Sorry, but I will stick by jazz till my dying day. It’s as valid as any other music, more so to some degree, and to naysayers I say, stick to your pop trash all you want. You get exactly what you deserve.
“John Lennon also thought Yoko Ono was a genius and despite his enormous talent made a lot of forgettable music throughout his solo career.”
Isn’t that what everybody still blames Yoko for?
Jim, he kinda has a point on the Yoko thing. And he’s probably right about Copeland poking at Sting a bit.
That doesn’t make him right about jazz, though. He still hasn’t addressed the point about how you can’t tell if a guy butchers a note yet…. 🙂
How can you even stand to listen to Space Team Electra then if all you’re after is note-by-note perfection? They did messy little masterpieces. I couldn’t tell if Myshel was fucking up or off on an ingenious tangent, but I didn’t care. I like music from the heart, I could give a shit about a slipped note, a botched phrase or a missed beat. I can feel Bud Powell’s pain, I can sense Monk’s whimsy, Miles Davis’ bitterness, Jaco’s passion, Wayne Shorter and Zawinul’s melancholy, Herbie Hancock’s funky madness, etc. etc.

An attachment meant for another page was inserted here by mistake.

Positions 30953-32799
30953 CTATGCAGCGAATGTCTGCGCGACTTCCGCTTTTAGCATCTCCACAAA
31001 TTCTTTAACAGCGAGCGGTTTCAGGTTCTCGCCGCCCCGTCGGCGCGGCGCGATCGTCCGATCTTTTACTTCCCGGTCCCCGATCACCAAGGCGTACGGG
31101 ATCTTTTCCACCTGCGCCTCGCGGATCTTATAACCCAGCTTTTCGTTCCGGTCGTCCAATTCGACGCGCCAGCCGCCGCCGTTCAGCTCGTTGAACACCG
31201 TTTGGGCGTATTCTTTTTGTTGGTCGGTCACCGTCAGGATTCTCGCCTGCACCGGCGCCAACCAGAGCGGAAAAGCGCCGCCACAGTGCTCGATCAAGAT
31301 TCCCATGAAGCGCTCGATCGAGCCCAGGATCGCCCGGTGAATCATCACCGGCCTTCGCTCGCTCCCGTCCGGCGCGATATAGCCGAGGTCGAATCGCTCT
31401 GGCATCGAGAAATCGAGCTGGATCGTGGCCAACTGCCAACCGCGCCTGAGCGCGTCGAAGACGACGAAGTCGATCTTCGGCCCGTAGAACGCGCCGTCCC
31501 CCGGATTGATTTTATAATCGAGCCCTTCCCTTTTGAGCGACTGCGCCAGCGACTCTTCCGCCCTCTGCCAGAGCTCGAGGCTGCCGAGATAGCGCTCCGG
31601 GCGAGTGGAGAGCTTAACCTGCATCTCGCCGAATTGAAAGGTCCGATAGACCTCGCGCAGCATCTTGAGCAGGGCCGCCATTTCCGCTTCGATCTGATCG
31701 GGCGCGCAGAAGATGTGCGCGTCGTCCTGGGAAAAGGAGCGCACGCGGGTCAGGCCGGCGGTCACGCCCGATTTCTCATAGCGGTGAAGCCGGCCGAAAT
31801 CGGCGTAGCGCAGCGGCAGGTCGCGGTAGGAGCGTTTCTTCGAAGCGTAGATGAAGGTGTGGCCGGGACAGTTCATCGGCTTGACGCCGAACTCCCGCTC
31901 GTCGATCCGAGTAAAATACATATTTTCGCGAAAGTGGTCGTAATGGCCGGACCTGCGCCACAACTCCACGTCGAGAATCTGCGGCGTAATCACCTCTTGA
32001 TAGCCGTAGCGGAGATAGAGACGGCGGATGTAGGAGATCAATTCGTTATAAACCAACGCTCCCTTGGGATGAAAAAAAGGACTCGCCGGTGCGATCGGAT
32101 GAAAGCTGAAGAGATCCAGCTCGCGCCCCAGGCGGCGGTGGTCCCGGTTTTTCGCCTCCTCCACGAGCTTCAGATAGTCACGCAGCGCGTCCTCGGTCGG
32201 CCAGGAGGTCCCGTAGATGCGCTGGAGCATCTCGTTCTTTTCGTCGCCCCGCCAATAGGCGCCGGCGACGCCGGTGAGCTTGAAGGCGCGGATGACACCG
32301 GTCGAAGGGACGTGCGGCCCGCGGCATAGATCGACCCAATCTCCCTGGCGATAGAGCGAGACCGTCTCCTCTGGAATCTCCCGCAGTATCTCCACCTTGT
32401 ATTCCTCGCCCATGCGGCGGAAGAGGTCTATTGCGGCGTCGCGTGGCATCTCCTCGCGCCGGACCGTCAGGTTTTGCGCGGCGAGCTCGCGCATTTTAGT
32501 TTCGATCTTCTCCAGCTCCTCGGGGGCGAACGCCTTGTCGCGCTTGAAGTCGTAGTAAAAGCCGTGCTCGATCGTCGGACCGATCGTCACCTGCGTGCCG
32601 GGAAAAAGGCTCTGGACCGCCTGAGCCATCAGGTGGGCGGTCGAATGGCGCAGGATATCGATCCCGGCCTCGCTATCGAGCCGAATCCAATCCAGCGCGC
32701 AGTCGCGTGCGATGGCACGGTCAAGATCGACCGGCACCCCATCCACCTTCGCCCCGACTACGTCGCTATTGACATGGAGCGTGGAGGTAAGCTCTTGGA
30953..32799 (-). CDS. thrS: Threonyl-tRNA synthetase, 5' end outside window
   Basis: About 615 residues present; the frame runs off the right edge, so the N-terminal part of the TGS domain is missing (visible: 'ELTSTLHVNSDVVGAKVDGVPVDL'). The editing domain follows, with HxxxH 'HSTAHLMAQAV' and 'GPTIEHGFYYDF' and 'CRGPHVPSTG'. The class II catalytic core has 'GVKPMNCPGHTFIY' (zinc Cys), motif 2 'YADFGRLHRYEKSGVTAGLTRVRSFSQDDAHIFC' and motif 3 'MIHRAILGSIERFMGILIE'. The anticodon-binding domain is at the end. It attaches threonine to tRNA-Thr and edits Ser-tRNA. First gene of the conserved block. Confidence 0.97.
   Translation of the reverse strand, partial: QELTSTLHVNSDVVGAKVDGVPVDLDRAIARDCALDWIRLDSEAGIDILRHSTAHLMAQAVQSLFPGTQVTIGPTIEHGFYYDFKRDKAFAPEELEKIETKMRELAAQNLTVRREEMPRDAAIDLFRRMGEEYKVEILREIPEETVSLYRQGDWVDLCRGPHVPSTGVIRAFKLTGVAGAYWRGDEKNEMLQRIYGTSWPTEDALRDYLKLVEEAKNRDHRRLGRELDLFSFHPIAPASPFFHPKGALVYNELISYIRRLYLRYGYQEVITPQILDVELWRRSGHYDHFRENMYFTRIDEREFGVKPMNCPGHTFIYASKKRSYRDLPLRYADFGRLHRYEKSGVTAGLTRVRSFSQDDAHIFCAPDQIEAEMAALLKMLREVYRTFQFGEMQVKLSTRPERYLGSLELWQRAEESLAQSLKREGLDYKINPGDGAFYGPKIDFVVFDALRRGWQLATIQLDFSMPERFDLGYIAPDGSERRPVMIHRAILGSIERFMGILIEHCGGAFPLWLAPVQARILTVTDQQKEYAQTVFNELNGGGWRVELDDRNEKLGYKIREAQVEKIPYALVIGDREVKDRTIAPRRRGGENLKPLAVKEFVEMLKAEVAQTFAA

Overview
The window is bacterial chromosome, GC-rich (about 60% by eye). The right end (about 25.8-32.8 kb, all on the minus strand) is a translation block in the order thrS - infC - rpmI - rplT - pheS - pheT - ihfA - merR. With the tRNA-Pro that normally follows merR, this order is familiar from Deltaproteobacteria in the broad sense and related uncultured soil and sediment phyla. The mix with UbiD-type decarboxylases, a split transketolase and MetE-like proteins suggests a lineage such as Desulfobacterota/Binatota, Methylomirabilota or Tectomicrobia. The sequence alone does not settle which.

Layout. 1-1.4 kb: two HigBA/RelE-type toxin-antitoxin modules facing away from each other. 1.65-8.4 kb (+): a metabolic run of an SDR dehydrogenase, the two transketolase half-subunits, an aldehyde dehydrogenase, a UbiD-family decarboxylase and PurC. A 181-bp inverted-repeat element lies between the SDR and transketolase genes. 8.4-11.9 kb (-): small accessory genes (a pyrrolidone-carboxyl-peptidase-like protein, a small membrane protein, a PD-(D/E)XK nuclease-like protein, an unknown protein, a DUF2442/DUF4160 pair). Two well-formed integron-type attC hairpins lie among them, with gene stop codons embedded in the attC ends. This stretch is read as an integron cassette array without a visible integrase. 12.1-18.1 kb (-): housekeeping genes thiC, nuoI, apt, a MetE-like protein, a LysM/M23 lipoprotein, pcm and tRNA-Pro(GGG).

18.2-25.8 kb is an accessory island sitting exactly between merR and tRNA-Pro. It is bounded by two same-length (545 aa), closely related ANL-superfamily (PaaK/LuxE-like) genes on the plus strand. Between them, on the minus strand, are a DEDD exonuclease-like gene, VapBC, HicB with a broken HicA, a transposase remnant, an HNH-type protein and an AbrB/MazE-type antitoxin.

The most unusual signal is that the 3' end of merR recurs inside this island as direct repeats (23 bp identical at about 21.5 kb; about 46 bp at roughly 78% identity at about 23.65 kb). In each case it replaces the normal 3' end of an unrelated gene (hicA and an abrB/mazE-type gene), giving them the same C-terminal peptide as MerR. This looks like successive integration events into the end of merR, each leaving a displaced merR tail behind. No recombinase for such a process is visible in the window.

Fuck Stewart Copeland. He has no heart. Just listen to him talk… he’s more full of himself than the artists he rips on. He doesn’t move me. And neither do the rips on a beautiful art form that the rest of the world seems to appreciate more than the country it was born in.
I’m not going to argue Yoko, she’s beside the point – most everyone thinks John was wrong about Yoko, including me. What’s his being wrong about Yoko have to do with his comment about jazz? That it proves he’s wrong about jazz, too? As we rhetoricians say, “It does not follow….”